Check, Please! Bay Area’s third season episode 4 (#304) profiles and reviews these three Bay Area restaurants:
My name is Leslie Sbrocco and I’m the host of Check, Please! Bay Area. Each week, I will be sharing my tasting notes about the wine the guests and I drank on set during the taping of the show. Also, in my “What to Sip” suggestions, I choose one restaurant from each show and offer tips for selecting libations to enjoy with your meal.
Wines of the Week: KQED Wine Club
From the KQED Wine Club come our selections poured on this week’s show.
2003 Château Curson, Crozes-Hermitage, France
Hailing from the northern Rhone region of France, the small appellation of Crozes-Hermitage usually plays stepsister to its famous neighboring region, Hermitage. What you find in Crozes, however, is affordability married with character. This Syrah-based wine from the warm 2003 vintage showcases a deep, ripe, red berry fruitiness with a touch of earthy aromas and a white pepper kick.
What to Sip: Cyrus
The hype around Healdsburg’s Cyrus restaurant, one of the country’s leading culinary destinations, is truly deserved. The experience is elegant without being pretentious. The food is exciting without being precious. And, the wine list is adventurous and classy, without being pompous. Sommelier Jim Rollston has compiled an extensive, 40-plus page wine list with a special focus on Sonoma, Italy and France. Reading it is a pleasure that any wine lover will relish. My suggestion is to put yourself in Jim’s hands, and try the wine pairing menu to complement the meal. His pairings are simply sublime.
If you want to go it alone, start by exploring the half bottle selections. A half bottle will serve about 2-3 glasses, so you can enjoy various wines with the different tasting course menus. When the caviar cart calls, reach for a half bottle of the Bollinger Special Cuvee ($68). Then look to Alsace for a food-friendly half bottle of Riesling from Domaine Weinbach ($60). If you want a small bottle of red to complete the meal, the Copain Syrah from California ($60) will work with richer meat dishes.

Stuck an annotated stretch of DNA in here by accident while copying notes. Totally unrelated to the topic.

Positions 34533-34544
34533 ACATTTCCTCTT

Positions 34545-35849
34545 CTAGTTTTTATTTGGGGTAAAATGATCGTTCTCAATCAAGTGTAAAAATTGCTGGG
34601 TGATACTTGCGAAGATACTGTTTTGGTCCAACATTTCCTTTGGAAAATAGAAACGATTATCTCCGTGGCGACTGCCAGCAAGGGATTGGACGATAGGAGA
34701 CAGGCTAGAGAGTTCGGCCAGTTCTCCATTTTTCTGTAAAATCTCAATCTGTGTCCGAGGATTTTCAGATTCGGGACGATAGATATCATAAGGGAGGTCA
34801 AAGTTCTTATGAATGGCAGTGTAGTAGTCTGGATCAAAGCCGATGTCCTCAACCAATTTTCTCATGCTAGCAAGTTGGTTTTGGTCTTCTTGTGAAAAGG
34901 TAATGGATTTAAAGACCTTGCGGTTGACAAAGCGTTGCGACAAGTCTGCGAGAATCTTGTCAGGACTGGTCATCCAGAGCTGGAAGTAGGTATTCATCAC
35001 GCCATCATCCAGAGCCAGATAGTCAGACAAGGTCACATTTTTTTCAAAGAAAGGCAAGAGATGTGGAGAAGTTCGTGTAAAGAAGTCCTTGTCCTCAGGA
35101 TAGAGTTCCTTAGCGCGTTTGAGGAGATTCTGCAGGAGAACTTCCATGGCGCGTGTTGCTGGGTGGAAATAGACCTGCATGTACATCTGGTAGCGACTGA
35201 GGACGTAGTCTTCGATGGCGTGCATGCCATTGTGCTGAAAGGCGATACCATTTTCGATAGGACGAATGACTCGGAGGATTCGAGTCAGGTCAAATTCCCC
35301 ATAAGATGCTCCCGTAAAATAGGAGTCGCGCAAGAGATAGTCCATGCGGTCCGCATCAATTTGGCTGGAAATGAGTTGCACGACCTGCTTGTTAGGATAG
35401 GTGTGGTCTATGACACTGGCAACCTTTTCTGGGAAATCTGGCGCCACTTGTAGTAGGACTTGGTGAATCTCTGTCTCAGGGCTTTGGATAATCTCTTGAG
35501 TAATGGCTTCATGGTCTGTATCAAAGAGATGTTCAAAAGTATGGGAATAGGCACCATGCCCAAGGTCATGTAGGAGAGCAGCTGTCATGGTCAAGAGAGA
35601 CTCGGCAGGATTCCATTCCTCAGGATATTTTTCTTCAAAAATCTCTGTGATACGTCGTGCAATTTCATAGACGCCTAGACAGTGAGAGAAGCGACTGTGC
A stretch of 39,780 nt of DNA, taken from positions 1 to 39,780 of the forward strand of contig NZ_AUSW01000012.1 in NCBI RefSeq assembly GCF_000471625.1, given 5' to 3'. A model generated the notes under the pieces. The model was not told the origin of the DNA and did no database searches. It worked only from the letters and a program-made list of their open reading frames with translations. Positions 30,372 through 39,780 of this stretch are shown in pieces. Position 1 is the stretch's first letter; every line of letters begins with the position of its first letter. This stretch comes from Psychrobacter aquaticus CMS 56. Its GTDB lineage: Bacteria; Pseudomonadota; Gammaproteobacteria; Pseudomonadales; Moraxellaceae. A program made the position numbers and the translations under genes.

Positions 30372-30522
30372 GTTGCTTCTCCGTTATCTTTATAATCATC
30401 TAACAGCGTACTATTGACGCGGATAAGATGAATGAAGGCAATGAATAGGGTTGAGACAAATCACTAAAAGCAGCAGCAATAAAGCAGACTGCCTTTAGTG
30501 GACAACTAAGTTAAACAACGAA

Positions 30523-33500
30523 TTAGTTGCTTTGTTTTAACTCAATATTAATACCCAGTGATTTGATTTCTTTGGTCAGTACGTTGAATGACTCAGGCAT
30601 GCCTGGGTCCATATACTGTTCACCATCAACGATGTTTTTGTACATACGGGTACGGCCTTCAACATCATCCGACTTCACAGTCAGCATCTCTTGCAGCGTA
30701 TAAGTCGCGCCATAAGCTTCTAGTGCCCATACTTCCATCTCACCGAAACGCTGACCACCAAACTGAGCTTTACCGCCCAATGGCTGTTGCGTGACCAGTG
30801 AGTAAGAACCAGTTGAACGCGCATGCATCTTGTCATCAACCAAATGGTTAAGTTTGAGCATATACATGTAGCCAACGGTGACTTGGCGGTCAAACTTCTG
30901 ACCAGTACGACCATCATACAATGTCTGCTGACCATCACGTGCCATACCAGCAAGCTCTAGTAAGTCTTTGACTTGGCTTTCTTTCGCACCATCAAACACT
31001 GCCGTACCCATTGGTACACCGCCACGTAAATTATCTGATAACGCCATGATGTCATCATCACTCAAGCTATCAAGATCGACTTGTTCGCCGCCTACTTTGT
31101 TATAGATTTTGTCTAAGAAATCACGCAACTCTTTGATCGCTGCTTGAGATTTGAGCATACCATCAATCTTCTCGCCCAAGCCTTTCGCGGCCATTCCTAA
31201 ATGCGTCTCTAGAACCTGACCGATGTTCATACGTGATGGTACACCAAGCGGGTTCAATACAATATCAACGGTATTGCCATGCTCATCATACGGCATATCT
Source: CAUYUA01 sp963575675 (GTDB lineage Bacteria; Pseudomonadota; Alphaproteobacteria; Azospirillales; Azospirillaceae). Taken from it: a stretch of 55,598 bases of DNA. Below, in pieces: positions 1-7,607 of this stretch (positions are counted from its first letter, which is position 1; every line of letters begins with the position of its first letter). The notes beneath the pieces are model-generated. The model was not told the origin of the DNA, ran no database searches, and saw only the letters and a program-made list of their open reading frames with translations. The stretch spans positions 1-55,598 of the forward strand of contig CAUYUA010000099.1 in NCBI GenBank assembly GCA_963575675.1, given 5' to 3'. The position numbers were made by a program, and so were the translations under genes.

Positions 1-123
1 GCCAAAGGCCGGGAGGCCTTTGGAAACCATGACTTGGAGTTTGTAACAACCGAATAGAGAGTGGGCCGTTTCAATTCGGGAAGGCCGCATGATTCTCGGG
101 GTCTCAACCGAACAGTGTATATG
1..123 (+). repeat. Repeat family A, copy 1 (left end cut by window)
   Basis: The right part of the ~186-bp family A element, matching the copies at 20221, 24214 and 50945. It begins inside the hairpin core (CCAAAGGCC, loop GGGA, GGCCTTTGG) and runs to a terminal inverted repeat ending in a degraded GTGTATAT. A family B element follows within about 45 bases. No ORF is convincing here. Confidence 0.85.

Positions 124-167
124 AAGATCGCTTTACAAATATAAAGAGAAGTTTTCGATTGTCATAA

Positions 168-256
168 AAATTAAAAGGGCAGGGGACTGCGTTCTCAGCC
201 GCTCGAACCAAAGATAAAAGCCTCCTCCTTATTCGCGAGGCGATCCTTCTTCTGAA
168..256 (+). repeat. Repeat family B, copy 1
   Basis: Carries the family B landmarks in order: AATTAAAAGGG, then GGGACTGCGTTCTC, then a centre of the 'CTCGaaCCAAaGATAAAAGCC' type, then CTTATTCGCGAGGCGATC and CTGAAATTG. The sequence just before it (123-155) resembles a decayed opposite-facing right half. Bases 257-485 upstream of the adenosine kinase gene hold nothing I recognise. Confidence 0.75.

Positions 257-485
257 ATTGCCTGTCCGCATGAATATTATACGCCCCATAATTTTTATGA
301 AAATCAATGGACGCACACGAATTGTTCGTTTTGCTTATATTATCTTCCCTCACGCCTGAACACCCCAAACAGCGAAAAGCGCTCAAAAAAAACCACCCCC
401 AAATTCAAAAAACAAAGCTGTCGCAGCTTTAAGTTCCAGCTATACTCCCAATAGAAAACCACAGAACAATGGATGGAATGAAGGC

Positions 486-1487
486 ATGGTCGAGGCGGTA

For those who simply like to drink a bottle of wine or are with a larger group, don’t-miss bottles on the list include some of my dream wines. If money is no object (and for many dining at Cyrus, it isn’t), an amazing older vintage of world-class Champagne, Krug Clos du Mesnil will set you back $1,200. A 1978 Chateau de Beaucastel for $425. Italian superstars like Brunello di Montalcino 1995 from Soldera will tip the scales at more than $1,000. Collectors and drinkers of Burgundies could spend an entire meal just thumbing through the stunning array of white and red Burgundies.
Trying to save a few dollars? Jim also has many selections to choose from that are surprisingly affordable. The Skylark Pinot Blanc from Mendocino is only $40 and the Barbera d’Alba from Bartolo Mascarello is $67.
Bottom line is, no matter what you order, you’ll be assured the wine is of the highest quality. Everything at Cyrus is.